A maverick of the right warms to Pretoria reforms: John Carlin in Johannesburg meets Koos van der Merwe, the former Conservative who 10 years ago denounced P W Botha as 'that bloody progressive'

John Carlin
Friday 28 August 1992 23:02

ONE of the perfectly believable stories told about Koos van der Merwe, South Africa's most bombastic politician, is that after the imposition of toll gates on the country's highways some years back he drove up to one, pulled out his gun and opened fire.

He railed, as the bullets tore into the unfortunate construction, against those who would deny a good Afrikaner the right to travel freely in the land of his birth.

That was in the mid-Eighties, when he was still an MP for the Afrikaner nationalist, right-wing Conservative Party (CP). Today, as energetic as ever but politically more mellow, he is an 'independent', having quit the CP in April over the the leadership's refusal to adapt to the negotiating times. 'Koos', as he is affectionately known, has travelled a long way.

In 1982, he stormed out of a meeting of the ruling National Party (NP), shouting: 'I'm finished with that bloody progressive P W Botha.' Others followed him and that day the party split, leading to the creation of the CP.

Now he is a De Klerk man in everything but name. He has the directness of the right-winger without the dreamy fanaticism, and the pragmatism of the NP without the instinct to dissemble.

'I went to Andries Treurnicht (the CP leader) three years ago and told him I couldn't stand this split between our people. So I went and talked to a number of cabinet ministers, and I realised that all Afrikaners wanted the same thing, the best for our people. The difference was only in the methods.'

After President de Klerk's historic speech one Friday in February 1990, unbanning the African National Congress (ANC) and announcing the imminent end of apartheid legislation, Mr van

der Merwe realised there was no turning back.

'We'd thought until Red Friday that we could keep the Group Areas and we could negotiate for partition,' he said. 'But now I realised this was the end of an order and the beginning of a new order. What Afrikaner people have to do is realise the inevitability of the new order and devise a new strategy to reach our aims.' This, he feels, the National Party has done. So where does he differ from them?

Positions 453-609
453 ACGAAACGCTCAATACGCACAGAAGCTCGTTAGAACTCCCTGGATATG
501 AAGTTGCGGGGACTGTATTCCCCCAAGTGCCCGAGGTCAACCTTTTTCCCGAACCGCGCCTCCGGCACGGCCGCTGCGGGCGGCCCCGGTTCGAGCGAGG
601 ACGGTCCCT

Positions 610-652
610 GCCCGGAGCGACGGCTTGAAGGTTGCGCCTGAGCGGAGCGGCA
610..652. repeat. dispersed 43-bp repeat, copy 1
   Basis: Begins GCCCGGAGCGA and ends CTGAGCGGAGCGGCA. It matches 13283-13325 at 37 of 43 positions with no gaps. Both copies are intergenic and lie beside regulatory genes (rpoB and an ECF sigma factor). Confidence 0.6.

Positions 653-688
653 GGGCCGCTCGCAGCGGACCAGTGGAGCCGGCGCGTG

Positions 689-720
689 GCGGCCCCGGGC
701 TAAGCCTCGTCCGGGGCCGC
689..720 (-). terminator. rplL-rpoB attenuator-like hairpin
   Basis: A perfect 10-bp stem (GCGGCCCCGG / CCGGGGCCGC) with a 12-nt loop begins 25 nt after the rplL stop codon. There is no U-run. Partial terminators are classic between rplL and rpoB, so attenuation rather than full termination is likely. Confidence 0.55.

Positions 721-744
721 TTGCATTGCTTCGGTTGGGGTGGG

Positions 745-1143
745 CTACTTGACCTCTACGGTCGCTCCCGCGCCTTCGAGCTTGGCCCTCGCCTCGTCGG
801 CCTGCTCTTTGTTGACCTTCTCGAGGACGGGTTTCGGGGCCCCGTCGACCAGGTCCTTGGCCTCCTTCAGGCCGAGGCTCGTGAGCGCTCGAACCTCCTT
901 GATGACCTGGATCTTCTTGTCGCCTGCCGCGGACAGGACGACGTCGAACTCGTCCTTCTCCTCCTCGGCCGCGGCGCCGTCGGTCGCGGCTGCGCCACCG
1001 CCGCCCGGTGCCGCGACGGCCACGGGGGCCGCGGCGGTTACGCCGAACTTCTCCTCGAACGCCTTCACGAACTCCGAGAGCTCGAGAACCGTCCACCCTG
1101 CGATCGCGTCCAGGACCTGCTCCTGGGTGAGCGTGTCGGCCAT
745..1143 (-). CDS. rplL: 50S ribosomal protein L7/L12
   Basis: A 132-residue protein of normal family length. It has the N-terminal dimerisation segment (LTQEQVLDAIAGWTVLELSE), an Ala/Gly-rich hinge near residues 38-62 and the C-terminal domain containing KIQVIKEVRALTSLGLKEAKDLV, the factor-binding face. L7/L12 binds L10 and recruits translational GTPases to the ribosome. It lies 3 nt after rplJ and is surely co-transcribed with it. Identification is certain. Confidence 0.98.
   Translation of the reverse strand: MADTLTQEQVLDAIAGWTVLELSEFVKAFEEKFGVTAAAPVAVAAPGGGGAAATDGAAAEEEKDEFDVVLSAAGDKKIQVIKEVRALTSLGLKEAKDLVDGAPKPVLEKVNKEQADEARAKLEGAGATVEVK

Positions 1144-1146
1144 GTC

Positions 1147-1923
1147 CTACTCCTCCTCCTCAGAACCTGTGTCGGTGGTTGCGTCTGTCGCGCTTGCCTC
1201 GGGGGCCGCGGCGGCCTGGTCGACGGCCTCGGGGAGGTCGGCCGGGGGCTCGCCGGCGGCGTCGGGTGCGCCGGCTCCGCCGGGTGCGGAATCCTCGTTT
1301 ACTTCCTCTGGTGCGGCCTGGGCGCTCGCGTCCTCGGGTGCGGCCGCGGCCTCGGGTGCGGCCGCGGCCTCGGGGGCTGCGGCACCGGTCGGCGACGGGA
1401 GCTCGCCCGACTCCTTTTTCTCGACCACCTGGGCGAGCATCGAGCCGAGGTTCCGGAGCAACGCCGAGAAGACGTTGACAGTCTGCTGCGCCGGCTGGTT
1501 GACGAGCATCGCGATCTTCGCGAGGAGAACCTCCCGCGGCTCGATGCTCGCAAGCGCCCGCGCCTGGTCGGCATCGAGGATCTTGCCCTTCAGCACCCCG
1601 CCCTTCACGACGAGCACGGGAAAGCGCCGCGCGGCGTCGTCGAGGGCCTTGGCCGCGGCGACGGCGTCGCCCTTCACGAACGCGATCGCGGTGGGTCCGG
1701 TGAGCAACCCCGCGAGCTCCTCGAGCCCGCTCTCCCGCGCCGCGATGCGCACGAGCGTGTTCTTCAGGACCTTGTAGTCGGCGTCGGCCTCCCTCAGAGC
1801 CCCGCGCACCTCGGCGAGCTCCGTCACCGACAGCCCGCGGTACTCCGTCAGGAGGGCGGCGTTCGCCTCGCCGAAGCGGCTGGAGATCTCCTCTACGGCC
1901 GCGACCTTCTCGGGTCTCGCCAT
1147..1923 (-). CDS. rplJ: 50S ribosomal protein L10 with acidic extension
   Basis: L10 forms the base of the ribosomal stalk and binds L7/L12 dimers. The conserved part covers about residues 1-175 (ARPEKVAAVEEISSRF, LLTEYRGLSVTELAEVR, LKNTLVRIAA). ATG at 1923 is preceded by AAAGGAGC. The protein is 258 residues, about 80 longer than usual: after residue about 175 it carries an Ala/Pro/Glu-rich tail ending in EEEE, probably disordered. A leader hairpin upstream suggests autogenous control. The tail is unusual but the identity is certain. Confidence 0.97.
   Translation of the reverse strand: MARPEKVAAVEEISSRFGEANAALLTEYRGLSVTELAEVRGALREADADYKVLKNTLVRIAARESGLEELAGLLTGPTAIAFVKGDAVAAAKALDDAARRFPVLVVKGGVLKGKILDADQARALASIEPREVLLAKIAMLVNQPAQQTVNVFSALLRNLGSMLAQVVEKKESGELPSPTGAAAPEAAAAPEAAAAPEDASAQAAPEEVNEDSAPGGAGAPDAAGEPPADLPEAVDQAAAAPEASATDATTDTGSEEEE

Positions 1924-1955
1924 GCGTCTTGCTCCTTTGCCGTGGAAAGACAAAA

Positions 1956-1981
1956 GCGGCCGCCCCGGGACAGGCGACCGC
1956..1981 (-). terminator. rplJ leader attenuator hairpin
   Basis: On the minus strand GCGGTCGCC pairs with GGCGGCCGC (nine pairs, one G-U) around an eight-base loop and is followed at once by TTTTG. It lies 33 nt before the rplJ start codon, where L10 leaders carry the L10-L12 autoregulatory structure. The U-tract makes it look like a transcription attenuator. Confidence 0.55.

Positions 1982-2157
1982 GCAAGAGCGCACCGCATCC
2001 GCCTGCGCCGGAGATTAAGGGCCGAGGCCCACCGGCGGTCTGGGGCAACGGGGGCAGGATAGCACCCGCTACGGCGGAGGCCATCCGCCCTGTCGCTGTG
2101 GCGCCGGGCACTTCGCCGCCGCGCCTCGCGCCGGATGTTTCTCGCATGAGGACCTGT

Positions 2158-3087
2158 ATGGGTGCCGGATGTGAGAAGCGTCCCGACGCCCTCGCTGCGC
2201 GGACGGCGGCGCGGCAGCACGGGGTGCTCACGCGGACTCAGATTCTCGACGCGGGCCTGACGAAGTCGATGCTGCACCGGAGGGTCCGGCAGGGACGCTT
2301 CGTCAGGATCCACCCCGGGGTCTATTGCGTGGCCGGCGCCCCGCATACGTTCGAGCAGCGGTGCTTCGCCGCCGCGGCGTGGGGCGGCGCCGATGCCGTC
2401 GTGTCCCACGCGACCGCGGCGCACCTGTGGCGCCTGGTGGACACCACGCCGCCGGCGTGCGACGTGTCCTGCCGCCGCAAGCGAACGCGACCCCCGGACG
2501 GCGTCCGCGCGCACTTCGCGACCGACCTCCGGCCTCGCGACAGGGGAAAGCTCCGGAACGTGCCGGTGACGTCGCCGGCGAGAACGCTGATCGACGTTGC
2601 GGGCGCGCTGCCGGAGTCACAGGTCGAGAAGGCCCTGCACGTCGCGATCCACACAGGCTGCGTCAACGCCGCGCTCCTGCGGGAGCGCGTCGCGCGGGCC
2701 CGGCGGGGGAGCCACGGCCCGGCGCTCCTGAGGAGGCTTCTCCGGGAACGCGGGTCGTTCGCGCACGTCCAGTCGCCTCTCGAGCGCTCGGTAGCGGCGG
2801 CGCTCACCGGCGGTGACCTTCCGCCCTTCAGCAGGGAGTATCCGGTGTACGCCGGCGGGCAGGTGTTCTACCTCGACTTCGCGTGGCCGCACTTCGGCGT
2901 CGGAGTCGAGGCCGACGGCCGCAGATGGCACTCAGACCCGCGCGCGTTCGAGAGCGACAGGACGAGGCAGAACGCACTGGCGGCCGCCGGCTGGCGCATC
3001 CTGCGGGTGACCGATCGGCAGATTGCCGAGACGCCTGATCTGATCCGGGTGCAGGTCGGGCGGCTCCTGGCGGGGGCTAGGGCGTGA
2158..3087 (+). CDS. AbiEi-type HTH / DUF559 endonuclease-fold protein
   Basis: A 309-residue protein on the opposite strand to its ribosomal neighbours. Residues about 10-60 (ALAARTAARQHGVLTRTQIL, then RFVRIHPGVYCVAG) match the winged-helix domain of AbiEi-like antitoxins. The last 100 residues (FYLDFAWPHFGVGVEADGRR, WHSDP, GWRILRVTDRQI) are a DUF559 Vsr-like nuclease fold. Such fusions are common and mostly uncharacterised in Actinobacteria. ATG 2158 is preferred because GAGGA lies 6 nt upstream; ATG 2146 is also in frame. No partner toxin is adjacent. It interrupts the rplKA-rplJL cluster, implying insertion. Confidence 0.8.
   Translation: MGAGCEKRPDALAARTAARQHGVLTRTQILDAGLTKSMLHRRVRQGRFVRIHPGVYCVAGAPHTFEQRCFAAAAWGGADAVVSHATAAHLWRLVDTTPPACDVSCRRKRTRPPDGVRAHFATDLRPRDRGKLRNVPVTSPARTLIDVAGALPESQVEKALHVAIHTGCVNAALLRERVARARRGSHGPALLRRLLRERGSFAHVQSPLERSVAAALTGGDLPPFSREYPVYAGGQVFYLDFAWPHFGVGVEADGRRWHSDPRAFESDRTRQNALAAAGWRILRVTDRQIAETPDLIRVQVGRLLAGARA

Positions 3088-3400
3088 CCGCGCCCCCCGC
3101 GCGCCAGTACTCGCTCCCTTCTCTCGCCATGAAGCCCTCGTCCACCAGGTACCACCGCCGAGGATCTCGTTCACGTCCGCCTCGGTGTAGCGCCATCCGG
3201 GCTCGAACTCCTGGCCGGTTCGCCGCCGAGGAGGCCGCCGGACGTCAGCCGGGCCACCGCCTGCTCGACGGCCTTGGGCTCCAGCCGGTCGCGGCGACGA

'Not much. We're Afrikaner nationalists. They have a more cosmopolitan image. The NP cannot be seen to care especially for Afrikaners. But in their heart of hearts they remain Afrikaners and that is where they are politically. They favour the Afrikaner.'

And the right wing? What is its future, following the recent defection leftwards of five more Conservative MPs? 'The right wing consists of 130 far-right outfits, but they're just study groups with half a dozen people each. The AWB (the Afrikaner Resistance Movement)? Well, after the Jani Allan business (the Terre-Blanche case), decent Afrikaners will openly distance themselves . . . They've only got circus value left. As for the CP, it's finished.

'Treurnicht is 72 and tired. The real leader is the deputy, Ferdie Hartzenberg. His political beliefs are very simple: there will again be a whites-only election and we'll win. In government, the CP will restore some apartheid laws; send back the 9 million squatters; abolish Cosatu (the trade union body) - he'll . . . send Mandela back to jail and ban the ANC again; ignore the international community; sweat out the economy - and voila, that's it]'

So what is the answer to South Africa's problems? 'It lies in the magic word 'regionalism' - which means federalism but we don't use that word because the ANC doesn't like it.

'If you cut the country up into 10 regions - Natal for the Zulus, the south-east for the Xhosas, the north-western Cape for the Afrikaners, and so on - you defuse the power struggle, you reduce the pressure levels. Each region should have its own police, legal system, executive and fiscal authority. Maximum devolution. Like the United States.'

(Photograph omitted)

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